Recreation and conservation groups, advocates and businesses mobilize to defend public lands at a time access is being threatened.



News Blip: Defending Public Lands 

The Denver Post Reports On The Threats Looming Over The Recreation Community & Their Unique Lifestyle And How They Can Be Overcome

Bikers On The Trails Of Apex Park In Jefferson County [Photo Credit: Helen H. Richardson, The Denver Post]                  

Editor's Note: This news item was retrieved through The Denver Post's website via Google.

The threats and challenges emerging from outside forces targets the outdoor recreation industry and people inside the community. At the Colorado Parks and Wildlife’s annual Partners in the Outdoors Conference in Breckenridge earlier this month, the theme was an increasingly urgent call for cooperation. If enough people care and act, things can get done, laws can change, and future generations can reap the benefits from our actions.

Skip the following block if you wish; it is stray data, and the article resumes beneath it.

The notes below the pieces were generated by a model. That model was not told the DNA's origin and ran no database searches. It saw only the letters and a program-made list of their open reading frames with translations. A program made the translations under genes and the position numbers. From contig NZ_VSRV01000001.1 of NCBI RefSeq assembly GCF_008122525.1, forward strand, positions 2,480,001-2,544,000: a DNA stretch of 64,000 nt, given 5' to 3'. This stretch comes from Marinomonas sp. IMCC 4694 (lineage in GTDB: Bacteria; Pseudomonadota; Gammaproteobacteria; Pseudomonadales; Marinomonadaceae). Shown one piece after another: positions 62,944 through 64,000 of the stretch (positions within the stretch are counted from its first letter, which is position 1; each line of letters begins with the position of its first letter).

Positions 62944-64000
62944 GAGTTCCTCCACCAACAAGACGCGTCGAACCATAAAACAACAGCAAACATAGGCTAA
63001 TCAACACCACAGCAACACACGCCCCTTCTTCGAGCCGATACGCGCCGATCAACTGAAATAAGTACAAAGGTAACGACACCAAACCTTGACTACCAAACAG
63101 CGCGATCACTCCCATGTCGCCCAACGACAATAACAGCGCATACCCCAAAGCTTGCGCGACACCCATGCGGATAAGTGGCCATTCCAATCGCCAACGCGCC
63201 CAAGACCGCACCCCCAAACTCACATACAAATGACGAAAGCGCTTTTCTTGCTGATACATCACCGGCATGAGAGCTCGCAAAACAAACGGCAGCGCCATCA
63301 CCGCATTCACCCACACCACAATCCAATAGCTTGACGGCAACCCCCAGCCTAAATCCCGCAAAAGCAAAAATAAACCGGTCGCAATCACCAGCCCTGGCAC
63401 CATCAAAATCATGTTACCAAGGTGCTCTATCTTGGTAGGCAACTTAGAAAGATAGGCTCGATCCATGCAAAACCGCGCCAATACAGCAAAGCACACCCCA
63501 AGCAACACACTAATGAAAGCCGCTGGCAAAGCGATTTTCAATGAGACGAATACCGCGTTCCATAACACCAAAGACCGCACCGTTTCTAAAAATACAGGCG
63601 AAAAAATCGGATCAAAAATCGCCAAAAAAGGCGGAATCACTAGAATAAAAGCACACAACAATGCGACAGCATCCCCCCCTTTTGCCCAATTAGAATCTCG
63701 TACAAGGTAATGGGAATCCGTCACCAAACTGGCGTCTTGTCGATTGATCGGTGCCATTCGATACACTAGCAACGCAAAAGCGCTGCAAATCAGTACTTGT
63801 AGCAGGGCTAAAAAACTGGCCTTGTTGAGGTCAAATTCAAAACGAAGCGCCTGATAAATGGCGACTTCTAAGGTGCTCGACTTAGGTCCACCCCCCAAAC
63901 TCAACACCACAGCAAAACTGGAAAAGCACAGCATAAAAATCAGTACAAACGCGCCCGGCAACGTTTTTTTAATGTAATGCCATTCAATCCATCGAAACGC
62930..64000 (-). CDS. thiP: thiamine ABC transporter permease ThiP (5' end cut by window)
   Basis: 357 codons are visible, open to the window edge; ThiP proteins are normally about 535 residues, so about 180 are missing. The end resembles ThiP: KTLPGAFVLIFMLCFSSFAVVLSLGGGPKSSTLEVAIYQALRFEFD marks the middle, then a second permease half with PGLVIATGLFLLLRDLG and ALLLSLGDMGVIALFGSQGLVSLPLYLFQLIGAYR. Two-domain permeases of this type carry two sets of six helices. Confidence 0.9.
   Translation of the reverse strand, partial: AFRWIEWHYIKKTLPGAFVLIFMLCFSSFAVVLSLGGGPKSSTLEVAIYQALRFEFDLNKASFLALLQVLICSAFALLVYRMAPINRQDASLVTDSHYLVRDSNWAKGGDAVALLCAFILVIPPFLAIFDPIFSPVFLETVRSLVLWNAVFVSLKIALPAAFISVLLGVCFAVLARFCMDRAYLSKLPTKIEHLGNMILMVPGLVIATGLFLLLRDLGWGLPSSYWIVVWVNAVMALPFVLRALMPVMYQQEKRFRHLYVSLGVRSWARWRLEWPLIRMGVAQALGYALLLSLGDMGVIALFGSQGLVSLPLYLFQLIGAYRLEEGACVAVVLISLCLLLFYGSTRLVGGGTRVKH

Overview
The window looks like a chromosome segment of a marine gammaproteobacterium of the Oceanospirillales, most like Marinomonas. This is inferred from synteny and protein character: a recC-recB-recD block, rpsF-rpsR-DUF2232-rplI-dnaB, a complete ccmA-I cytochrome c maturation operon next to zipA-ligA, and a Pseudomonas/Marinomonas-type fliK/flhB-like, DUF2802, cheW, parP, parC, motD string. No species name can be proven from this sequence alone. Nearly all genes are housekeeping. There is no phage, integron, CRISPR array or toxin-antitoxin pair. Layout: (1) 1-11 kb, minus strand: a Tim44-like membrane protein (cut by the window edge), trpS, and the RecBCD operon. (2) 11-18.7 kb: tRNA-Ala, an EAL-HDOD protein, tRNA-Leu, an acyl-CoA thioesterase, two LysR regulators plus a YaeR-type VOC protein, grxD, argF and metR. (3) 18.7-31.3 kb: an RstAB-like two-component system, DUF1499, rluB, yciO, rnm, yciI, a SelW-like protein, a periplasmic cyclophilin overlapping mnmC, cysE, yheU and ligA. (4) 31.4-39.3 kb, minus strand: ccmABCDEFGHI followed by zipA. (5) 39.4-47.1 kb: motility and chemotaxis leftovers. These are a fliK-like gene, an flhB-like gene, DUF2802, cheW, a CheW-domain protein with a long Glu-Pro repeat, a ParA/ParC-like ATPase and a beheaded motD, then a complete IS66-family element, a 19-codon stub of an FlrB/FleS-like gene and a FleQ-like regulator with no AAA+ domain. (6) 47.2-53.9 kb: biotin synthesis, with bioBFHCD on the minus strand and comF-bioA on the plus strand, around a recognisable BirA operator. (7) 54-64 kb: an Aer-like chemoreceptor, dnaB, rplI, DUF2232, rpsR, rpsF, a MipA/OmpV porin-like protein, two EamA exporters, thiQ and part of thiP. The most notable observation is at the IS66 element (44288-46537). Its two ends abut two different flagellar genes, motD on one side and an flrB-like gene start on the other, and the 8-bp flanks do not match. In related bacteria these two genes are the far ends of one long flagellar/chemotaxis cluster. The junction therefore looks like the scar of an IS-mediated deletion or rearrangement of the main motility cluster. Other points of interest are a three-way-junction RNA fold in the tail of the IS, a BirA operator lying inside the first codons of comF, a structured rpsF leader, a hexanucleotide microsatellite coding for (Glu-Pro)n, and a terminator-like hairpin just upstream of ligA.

Denver Post writer Jason Blevins relays in his article: "The Colorado Parks and Wildlife legislation that just failed to reach the Colorado Senate would have given the state wildlife commission more ability to raise residential hunting and fishing fees as part of a plan to foil a looming budget mess that promises closures, lost access and fewer licenses." Every one that takes these matters into consideration must ban together if our public lands are to stay pristine for recreational use. 

Check out the full article at The Denver Post right here

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